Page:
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ASU marks Greek Leadership Village grand opening

ASU President Michael Crow commends the student-led project that will foster leadership in fraternity, sorority members


ribbon cutting at the greek leadership village
February 26, 2019

More than 250 guests — including Gov. Doug Ducey, Tempe Mayor Mark Mitchell and Arizona State University President Michael M. Crow — celebrated the official grand opening of the Greek Leadership Village on Tuesday evening.

"I am here today not as the governor but as a very proud Sun Devil," said Ducey, an alumnus who was a member of Pi Kappa Alpha during his time at ASU.

He reminisced about his time at ASU, not knowing a single person, living in Manzanita Hall and rushing, adding that if students are not living in the (Greek) house, to move in. This advice comes from his experience living with his Greek brothers for four years while at ASU.

"I want to encourage you to get involved in your fraternity and sorority," Ducey said. "The skills that I learned as pledge trainer, rush chairman, treasurer, then president of my fraternity — these are skills that I not only applied in my career at Procter & Gamble and that built Coldstone Creamery, these are the skills I use every day as governor to convene leaders inside the community, bring them together, set a vision, chart a course, pick the right people and build consensus. All that is available to you in the Greek system, in addition to the relationships that you can build."

The Greek Leadership Village represents a new vision for fraternity and sorority life, a community where all fraternal organizations can gather, work, learn and live. The community, at Rural and Terrace roads on the east side of the Tempe campus, welcomed its first residents in August. It includes 27 Greek chapters in three- or four-story townhouses, each ranging from 19 to 41 beds for sophomores, juniors and seniors — some 950 fraternity and sorority members in total. It's the first community of its kind at ASU and among the first in the country.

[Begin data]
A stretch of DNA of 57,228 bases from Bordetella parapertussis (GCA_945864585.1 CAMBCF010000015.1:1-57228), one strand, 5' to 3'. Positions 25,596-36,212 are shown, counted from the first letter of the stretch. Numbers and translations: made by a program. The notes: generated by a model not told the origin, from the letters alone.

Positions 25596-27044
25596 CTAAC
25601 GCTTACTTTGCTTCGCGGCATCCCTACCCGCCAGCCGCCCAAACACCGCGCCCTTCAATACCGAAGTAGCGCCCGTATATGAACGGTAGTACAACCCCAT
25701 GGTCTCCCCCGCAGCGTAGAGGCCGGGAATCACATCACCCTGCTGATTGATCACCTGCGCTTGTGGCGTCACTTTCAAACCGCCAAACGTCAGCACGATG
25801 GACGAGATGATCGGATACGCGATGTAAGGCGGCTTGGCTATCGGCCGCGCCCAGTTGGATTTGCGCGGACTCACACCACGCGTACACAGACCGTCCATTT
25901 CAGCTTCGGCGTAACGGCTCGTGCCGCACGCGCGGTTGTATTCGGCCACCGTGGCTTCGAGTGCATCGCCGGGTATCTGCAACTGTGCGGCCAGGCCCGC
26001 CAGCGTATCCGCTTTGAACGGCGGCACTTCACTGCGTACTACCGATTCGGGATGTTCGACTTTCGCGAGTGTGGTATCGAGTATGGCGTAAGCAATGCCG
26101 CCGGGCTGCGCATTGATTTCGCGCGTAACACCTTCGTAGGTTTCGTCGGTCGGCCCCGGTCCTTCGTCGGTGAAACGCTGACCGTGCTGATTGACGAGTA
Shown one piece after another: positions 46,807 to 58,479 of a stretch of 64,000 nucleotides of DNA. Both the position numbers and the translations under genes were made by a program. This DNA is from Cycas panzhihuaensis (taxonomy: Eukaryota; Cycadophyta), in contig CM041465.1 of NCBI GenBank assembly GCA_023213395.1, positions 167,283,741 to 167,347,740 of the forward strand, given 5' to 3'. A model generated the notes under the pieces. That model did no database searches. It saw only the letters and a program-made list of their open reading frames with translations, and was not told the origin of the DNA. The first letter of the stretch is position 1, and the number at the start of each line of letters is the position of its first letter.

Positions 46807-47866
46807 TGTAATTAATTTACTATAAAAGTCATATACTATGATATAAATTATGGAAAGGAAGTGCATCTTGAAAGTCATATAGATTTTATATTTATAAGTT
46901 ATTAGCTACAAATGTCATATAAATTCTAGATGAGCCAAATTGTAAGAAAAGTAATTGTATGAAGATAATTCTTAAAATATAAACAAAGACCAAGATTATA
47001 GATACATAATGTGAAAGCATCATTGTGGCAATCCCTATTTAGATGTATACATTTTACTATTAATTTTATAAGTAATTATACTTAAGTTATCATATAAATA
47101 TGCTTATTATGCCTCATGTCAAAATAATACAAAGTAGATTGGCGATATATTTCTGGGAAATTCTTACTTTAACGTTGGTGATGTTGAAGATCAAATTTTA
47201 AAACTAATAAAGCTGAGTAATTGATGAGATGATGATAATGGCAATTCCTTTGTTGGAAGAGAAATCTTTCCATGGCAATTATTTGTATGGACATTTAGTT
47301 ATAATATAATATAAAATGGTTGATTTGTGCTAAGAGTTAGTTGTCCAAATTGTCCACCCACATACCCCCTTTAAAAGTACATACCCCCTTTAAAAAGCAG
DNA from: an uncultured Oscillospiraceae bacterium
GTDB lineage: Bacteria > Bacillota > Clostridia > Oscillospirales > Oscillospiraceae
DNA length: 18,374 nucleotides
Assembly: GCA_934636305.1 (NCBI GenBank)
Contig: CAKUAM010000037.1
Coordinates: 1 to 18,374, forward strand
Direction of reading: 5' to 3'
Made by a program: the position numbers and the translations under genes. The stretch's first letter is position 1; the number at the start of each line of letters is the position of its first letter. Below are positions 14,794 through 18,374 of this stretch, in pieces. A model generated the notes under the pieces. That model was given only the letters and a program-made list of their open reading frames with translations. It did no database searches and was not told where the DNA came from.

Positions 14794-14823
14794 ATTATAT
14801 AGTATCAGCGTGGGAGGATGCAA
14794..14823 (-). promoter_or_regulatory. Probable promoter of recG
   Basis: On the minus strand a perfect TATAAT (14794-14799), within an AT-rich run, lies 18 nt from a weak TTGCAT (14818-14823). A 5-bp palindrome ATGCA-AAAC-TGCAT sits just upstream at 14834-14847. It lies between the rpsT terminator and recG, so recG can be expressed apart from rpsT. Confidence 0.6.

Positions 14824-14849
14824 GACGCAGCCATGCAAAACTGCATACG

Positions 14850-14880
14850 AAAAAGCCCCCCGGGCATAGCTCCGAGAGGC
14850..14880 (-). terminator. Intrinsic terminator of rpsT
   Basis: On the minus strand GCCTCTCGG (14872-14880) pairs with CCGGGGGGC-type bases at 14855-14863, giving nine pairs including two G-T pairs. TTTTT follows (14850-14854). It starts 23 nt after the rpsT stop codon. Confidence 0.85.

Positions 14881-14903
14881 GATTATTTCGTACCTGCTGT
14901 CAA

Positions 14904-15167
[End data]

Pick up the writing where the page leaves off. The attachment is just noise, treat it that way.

In a climate where Greek life is being closed down at universities across the nation, President Crow thanked ASU students, student leaders and all who were involved in the project over the last few years for their perseverance in maintaining Greek life on campus. Rather than retreating from the tradition of sororities and fraternities, which have produced many state and national leaders across all sectors, he commended the students for finding a resolution, generating ideas of what a new Greek life could look like and bringing it to fruition.

"Through hard work, through creativity by our students, a university team working with our students, through perseverance, through trust between the students and the university, we were able to work our way through some thorny patches and come out on the other side with this project," he said.